The hosts simply showed an apathetic level of intensity with individual errors and a lack of organization that was brutally exploited by a ruthless opponent.
Solskjaer’s face at full-time showed a man with the weight of the world on his shoulders, looking almost stunned by what he had witnessed within the walls of Old Trafford.
“It’s not easy to say something apart from it’s the darkest day I’ve had leading these players and we weren’t good enough, individually and as a team,” he said after the match, with his side slipping down to seventh in the Premier League, eight points behind leaders Chelsea and seven behind Liverpool.
“You can’t give a team like Liverpool those chances, unfortunately we did. The whole performance wasn’t good enough, that’s for sure.”
As he walked down the tunnel, Solskjaer clapped those fans who stayed to show support to the team, though some had even left at half-time with Liverpool 4-0 up.
As Liverpool’s traveling support taunted Solskaer — “Ole’s at the wheel” — boos rang out from the rest of the stadium with fans furious with the team’s display.
Solskjaer will always be a legend at the club for his performances there as a player but there are fears that his managerial regime is tarnishing that once great legacy.
From the evidence provided from performances this season, United look way short of its competition, both tactically and mentally.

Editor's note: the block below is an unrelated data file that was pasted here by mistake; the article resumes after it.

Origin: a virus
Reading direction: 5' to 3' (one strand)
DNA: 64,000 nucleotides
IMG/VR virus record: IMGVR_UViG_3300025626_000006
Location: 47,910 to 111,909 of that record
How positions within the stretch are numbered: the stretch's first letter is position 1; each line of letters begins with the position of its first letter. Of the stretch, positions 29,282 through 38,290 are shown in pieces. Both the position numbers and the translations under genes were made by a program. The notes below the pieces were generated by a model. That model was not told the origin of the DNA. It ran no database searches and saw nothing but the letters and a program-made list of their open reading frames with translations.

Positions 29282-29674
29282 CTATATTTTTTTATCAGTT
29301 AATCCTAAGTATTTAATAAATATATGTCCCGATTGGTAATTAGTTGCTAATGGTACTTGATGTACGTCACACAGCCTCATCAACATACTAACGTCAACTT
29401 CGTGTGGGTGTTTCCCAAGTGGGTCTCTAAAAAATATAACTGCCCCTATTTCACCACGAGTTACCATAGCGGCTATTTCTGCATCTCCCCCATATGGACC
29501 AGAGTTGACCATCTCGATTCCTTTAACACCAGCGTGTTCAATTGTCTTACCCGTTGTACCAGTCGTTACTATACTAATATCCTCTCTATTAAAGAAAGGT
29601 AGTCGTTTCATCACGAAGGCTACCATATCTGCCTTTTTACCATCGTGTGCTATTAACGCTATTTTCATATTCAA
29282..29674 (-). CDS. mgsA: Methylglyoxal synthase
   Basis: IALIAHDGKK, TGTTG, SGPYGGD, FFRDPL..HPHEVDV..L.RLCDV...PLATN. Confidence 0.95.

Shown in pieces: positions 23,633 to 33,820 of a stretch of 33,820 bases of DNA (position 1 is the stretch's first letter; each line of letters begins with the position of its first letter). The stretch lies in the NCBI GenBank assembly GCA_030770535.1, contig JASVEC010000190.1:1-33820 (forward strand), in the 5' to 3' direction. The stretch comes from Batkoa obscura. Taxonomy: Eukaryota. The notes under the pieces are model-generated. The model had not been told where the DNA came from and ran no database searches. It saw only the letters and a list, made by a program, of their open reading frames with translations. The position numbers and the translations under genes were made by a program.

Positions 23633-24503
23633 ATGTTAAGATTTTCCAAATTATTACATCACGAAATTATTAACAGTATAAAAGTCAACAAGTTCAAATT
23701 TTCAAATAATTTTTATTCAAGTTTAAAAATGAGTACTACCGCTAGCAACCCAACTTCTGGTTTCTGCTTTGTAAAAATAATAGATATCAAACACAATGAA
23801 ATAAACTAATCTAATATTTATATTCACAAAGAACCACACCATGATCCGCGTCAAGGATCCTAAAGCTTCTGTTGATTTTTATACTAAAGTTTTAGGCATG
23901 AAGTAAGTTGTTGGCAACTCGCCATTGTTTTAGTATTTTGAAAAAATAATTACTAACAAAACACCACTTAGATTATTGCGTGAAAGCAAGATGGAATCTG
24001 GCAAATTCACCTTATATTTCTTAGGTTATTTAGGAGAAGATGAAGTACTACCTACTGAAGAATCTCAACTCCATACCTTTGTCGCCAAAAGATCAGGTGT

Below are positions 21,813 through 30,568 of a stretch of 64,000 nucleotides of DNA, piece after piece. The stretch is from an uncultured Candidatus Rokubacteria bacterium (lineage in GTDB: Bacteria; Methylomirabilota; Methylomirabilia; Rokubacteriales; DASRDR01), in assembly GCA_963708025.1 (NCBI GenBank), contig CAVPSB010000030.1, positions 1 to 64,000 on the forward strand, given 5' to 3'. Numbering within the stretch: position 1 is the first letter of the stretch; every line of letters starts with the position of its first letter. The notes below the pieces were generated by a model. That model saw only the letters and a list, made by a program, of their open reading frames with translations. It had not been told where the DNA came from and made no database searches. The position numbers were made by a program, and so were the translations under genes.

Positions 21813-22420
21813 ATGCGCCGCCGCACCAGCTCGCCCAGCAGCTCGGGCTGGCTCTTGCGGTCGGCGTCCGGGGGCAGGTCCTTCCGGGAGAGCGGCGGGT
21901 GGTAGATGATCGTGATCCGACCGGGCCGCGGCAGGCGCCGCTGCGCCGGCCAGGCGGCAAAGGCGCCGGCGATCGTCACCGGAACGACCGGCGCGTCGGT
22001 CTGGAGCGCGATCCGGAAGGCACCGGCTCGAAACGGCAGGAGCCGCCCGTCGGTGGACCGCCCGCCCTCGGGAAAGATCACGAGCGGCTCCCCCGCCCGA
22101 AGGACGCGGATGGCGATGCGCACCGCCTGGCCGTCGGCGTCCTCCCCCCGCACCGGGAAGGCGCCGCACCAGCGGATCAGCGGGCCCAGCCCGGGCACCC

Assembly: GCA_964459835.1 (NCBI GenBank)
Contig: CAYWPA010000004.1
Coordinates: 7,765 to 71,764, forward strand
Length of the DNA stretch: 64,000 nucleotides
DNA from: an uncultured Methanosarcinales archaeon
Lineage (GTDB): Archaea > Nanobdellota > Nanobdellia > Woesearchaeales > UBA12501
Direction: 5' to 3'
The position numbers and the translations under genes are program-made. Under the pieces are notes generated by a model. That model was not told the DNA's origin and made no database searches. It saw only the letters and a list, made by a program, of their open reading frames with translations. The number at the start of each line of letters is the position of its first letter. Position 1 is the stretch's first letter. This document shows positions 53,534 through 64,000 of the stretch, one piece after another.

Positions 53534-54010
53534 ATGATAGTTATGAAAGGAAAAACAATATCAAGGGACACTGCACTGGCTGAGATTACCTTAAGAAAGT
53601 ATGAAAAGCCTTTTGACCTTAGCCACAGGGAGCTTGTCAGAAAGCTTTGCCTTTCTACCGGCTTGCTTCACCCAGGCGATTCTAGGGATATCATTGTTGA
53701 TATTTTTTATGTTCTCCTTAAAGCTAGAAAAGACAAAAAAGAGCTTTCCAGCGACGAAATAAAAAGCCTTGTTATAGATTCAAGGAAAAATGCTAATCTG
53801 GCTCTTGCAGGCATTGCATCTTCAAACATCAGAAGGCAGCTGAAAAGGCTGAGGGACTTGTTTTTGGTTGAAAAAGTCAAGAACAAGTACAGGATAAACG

There was an indiscipline as well on Sunday — Paul Pogba red carded shortly after he came on as a second-half substitute for an awful tackle on Naby Keita.
That tackle resulted in Keita, who had scored Liverpool’s first goal, being stretchered off.
Liverpool under Jurgen Klopp, Manchester City under Pep Guardiola and Chelsea under Thomas Tuchel have all excelled way beyond the levels of United.
Those three clubs have world class managers at the helm. All three have shown exponential development under their managers and have won trophies as a result of that coaching and leadership — United’s current form suggests Solskjaer is coming up short.
“We have to really get over this as quickly as we can and move on,” Solskjaer added, remaining defiant that he is still the right man for the job.
“You’re not a robot, of course. I’m devastated and I’m as low as I’ve ever been when I’ve been at this fantastic football club.
“We’ve had dark days here before and we’ve always bounced back. I will always bounce back, no matter what the situation is now.”
With many fans now turning against the manager and very few signs of things getting better on the pitch, Solskjaer is facing a very uncertain future.
His must now plan to navigate his wounded side past Tottenham and Manchester City in United’s next two league games — a frightening prospect for a team that has struggled to cope against quality players in recent weeks.
Any more embarrassing defeats and you feel the writing could be on the wall for Solskjaer.